Wednesday, May 29, 2013

It's nice to remember where you came from ...

Those who read my blog may or may not know that I grew up in the town of Parkes ... you know ... that place in Western NSW made famous by "The Dish".   I like to think Parkes is famous because it was, and still is, the home of some really awesome people.

I've been a city girl since I was eighteen, but those first eighteen years I spent well and truly entrenched in country life.  I treasure that life ... whilst it wasn't always rosy ... it was where I grew up, and it made me who I am today.

I remember when I was eighteen I couldn't wait to move to Sydney.  I wanted nothing more than to get away from that small town.  I wanted adventure, freedom and a life where I didn't know what was around every corner.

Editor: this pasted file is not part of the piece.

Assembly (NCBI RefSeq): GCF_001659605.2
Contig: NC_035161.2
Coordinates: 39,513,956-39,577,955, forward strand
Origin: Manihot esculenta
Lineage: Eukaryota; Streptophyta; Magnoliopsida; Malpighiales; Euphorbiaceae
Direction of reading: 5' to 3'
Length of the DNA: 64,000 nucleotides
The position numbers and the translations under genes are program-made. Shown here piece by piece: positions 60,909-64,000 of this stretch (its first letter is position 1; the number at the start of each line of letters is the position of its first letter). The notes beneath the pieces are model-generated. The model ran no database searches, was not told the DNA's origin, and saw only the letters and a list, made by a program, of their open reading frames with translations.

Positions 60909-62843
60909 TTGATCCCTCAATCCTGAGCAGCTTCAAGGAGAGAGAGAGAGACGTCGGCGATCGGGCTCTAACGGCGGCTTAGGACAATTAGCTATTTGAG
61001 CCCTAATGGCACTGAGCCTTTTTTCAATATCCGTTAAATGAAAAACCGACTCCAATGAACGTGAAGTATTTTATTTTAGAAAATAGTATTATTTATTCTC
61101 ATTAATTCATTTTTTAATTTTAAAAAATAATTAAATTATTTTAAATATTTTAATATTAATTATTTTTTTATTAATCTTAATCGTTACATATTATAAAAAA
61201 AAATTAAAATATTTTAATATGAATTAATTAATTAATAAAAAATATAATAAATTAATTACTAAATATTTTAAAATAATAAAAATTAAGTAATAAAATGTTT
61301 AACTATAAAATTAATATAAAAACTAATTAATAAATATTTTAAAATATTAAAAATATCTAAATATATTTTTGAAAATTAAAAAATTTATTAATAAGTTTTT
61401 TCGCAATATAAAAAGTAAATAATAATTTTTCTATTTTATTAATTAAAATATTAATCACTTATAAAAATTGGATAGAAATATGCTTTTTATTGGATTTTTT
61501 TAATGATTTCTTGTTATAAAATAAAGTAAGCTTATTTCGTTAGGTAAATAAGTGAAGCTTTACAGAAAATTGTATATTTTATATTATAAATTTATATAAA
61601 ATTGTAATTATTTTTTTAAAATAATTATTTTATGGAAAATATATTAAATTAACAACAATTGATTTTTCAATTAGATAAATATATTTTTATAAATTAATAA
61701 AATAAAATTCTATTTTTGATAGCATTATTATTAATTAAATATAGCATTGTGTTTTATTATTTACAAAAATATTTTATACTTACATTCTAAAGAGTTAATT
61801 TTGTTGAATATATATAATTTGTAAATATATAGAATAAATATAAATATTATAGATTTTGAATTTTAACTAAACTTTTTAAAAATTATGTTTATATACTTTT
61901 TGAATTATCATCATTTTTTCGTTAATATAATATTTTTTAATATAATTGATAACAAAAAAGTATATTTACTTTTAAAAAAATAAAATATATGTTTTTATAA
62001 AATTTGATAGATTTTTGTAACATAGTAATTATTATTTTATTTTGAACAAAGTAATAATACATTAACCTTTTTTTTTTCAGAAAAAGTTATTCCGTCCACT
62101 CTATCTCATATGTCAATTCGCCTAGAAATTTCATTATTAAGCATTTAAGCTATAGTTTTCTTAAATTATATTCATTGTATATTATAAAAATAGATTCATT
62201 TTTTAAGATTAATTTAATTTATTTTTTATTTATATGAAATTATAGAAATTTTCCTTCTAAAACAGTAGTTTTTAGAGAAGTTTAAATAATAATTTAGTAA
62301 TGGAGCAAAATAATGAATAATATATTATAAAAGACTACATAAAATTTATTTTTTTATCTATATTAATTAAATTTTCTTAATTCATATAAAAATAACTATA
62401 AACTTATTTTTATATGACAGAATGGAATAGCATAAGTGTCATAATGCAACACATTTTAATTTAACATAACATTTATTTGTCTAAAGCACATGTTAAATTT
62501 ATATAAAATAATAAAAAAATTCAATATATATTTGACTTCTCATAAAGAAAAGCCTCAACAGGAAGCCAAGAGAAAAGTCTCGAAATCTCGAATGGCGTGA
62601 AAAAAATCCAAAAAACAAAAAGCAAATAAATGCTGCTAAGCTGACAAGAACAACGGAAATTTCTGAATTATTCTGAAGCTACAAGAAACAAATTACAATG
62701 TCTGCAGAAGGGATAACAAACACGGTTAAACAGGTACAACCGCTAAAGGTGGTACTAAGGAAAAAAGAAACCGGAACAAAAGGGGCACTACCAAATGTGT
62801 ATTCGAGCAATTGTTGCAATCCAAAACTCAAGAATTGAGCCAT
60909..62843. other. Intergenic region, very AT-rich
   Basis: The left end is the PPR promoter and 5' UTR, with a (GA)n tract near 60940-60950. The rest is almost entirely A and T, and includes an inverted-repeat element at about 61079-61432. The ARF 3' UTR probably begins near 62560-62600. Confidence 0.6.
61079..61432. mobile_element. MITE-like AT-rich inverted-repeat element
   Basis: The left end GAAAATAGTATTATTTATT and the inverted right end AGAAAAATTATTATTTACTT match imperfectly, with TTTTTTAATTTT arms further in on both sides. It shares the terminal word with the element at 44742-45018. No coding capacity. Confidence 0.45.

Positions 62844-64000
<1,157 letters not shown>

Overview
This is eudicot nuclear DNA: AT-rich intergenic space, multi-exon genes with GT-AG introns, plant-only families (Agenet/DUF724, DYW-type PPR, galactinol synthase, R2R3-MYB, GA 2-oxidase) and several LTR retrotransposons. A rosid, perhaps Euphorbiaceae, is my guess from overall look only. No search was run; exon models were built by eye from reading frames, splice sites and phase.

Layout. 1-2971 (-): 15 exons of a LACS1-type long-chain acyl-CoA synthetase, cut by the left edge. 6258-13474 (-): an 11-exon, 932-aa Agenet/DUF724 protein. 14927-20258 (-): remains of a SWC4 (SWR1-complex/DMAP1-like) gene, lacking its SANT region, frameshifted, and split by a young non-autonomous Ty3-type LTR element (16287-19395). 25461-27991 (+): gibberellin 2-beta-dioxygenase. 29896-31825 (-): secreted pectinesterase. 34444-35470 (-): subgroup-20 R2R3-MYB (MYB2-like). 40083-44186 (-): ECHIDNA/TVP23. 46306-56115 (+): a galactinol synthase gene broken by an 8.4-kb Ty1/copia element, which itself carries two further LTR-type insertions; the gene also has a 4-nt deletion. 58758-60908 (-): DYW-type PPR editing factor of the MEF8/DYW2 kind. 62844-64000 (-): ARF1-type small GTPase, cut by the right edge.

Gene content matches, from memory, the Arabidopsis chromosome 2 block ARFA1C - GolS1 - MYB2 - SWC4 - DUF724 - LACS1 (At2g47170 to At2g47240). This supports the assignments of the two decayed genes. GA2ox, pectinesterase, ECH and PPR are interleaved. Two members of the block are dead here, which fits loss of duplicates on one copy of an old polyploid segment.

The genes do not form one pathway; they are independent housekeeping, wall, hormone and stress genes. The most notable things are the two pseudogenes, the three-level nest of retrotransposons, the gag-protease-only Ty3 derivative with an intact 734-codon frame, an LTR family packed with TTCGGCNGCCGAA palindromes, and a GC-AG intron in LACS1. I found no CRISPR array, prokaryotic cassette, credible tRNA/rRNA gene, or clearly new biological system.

I also wanted to escape the family I grew up with.  My first eighteen years were such a juxtaposition ... I loved what growing up in the country meant.  I loved the relationships formed and the close knit community.  I loved the values living in a country town taught me.  However at the same time I hated my home life.  I didn't love the life within my family, within the walls of the family home.  Terrible things happened there.  A totally dysfunctional family were living an even more dysfunctional life.

But you know what?  While that dysfunctional life was happening around me, I learnt to shut off from it.  I had an exceptionally strong fantasy world.  In fact, I could read a book and totally put myself in the story, to the point that when I finished a book, I was almost heartbroken.   It is why I loved reading a series so much ... I got to stay with the same people for longer.  Enid Blyton's Famous Five and Secret Seven were a big part of my growing up ... for so many reasons.  Still to this day when I finish a book there is a physical pain I feel when I realise I'm going to miss the people who had become part of my life for that period of time, though it isn't as intense.  These days I have a happy family life and I don't need the fantasy, but I guess old habits die hard.